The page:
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Propeller Goes the Way of the Dodo

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Remember Propeller? Back in the day when Digg () was all the rage in the social media world, and Netscape.com – once a hugely popular online destination due to its connection to Netscape, the web browser – was having an identity crisis, it seemed like a good idea to turn Netscape.com into a Digg-like site, and that’s how Propeller was born. Initially, what later became Propeller was available on Netscape.com, but AOL decided to spin the Digg-like bit into a separate site and turn Netscape back into a more traditional portal.

Alas, it was not to be. Digg-like sites — which once numbered in the thousands — were notoriously unsuccessful, except for a few such as Reddit (). Propeller was not among those exceptions. Just like many other similar sites, it failed to gather a large following, despite serious efforts to keep it going via a team of social media experts hired to manage various aspects of the community.

Now, AOL has informed users via a message on the front page of the site that Propeller will shut down on October 1. Judging by the sad state of the site (most stories have one or two votes, meaning that most have abandoned the site), few will miss it.

In hindsight, the problem with Digg clones is that they’re just like forums. Anyone can set up a forum, but if there’s no community to post there, it will be empty. The demise of Propeller marks the final fall of the curtain for an era in which many thought that every implementation of a cool new way to communicate online would automatically be successful. But without a community, most communication tools are useless.

Orkut is under ATTACK !!

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Today few minutes ago orkut is attacked by very beautiful virus whose name is ” Bom Sabado! “.

Scrap Book on Orkut

This is a bengali term which represents the term cracker. This i think is mainly to promote the Durga pooja which is coming nearby. Durga pooja is the biggest festival of west bengal in India. So according to me the person who created this virus want’s to promote Durga Pooja, so that in the world could be aware of this beautiful festival.

The main meaning of this is that the whole universe should know about this beautiful festival and join hands to celebrate !!

A World Without E-mail: One Man’s Vision of a Social Workplace


Luis Suarez has a dream, and it’s one that many of us with our overloaded inboxes could well buy in to — a world without e-mail.

In fact, it could be argued that Suarez is living the dream. In less than three years, he’s been able to reduce 90% of his incoming e-mail by communicating through social software, and he works full-time for IBM while living in the Canary Islands. The last six years of his 13-year IBM career have been spent working remotely from Gran Canaria, a place which he describes as “a paradise island,” and not just because his boss is 6,000 kilometers away.

So how does a man who works remotely for a major tech company manage to virtually eliminate his e-mail, and why does his mission even exist? We caught up with Suarez and asked.

Under his official title of Knowledge Manager, Community Builder & Social Computing Evangelist in the IBM Software Group division, Suarez promotes the use of social software for enterprise. But in 2008, he decided to take the promotion a bit further by actively showing colleagues how much more productive they could be using social tools on the web, instead of more traditional methods of intra-company communication.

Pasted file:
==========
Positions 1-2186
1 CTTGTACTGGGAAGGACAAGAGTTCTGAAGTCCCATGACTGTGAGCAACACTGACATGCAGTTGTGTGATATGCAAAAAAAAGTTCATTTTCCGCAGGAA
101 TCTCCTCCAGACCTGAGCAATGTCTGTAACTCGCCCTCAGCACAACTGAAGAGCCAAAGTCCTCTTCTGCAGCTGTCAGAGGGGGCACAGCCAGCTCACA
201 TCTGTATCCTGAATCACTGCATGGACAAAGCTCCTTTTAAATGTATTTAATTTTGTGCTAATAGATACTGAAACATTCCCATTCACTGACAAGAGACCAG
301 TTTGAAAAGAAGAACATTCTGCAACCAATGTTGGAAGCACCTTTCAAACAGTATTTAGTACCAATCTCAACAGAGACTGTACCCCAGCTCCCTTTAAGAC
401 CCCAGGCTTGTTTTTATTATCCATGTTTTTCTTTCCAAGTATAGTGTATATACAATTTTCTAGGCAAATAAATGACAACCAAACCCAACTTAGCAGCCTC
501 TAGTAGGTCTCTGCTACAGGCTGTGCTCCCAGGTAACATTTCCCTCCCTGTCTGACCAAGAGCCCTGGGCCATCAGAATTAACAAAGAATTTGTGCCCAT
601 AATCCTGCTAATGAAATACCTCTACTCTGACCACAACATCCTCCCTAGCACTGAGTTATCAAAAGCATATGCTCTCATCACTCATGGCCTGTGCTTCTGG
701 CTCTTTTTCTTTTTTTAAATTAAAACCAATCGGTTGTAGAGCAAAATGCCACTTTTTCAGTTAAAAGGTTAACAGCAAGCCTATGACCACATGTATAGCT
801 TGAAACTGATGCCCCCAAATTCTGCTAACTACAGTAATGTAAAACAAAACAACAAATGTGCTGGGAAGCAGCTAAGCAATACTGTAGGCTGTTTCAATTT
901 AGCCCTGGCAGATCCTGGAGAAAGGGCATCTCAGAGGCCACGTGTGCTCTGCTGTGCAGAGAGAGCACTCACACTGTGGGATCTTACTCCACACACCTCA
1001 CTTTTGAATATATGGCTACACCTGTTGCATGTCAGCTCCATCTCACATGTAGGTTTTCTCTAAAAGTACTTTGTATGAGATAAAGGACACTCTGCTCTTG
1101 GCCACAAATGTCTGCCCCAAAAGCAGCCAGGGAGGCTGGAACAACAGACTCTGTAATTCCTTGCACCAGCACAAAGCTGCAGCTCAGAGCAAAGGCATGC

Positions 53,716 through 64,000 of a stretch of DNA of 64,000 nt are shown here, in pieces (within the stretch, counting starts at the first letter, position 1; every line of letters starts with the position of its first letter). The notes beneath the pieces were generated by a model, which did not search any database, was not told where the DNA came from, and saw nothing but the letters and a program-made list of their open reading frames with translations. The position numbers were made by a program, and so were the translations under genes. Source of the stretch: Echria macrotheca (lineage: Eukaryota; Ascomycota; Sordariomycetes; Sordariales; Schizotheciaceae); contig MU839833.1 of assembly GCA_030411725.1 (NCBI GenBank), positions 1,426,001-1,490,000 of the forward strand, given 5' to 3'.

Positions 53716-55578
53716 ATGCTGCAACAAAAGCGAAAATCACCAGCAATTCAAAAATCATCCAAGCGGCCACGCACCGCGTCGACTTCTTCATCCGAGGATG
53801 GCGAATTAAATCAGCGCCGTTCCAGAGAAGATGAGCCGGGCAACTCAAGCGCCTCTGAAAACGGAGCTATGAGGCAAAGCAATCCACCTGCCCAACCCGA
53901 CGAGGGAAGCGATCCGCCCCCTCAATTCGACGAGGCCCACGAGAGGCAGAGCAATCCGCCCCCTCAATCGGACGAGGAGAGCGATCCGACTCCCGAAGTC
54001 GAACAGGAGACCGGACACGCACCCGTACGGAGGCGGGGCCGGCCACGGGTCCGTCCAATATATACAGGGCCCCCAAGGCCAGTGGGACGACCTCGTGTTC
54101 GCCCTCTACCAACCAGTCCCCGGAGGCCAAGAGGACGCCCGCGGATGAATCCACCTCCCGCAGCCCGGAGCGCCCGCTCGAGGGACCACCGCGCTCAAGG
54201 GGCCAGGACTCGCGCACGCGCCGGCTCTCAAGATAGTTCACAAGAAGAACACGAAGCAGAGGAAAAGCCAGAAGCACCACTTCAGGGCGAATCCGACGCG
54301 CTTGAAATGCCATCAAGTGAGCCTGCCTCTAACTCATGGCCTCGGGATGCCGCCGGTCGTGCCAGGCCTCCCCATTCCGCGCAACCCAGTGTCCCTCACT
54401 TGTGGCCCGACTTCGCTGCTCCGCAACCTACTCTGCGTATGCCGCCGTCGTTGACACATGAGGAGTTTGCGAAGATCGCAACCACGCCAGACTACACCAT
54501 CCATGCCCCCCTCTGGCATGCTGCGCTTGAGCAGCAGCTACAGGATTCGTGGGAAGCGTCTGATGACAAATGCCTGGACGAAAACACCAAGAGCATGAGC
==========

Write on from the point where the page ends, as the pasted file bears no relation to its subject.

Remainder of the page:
“Around two and a half years ago in my role of software evangelism, one of the main hurdles we were hearing from people is … they perceive this software as another set of tools on top of what they were already using,” Suarez tells us. “They had this feeling that, you’re asking me to spend more time online with TwitterTwitter,FacebookFacebook and whatever the internal social software applications were.”

Suarez saw this as a challenge and decided he needed to prove to his colleagues that social software was the answer and not the problem. Two and a half years ago he began “a little experiment.”

“As a remote employee, I’m wanted to prove to everyone that I could keep working for the company without using e-mail, relying almost … exclusively on social software tools to communicate daily with my team members.”

His plan was to show his coworkers just how dependent they really were on e-mail, emphasizing how many times a day they were compelled to check it, and proving that it was no longer a productivity tool, but a procrastinator’s best friend.

He acknowledges that times have changed. Ten years ago, e-mail was absolutely necessary for business interactions. Yet in the last two and a half years, he’s advocated for social software to replace e-mail as the go-to communication method.

Rather than restricting file and data sharing conversations to personal inboxes, Suarez persuades employees to first share data more openly behind company firewalls, and then as they ease into the concept (and if it’s relevant), share it on wider social services.

“I’ve kept track of progress,” he says. “I’ve gone from 30 to 40 e-mails a day to an average of just 17 per week. Most of those are one-on-one private conversations, for which e-mail is still probably the best tool for anything sensitive or confidential.”

This is his proof, he says. The numbers show that social software isn’t about adding more work and stress, but looking for smarter ways to get the job done.

With technology changing rapidly, it’s worthwhile to wonder if ten years down the line, e-mail may still be as prominent in our lives as it is today.

“We will still have e-mail in ten years,” says Suarez. “I don’t want to kill all e-mail, but I want to help people re-purpose it. We will see traditional tools like e-mail redesigned to be used for what it was originally designed for.”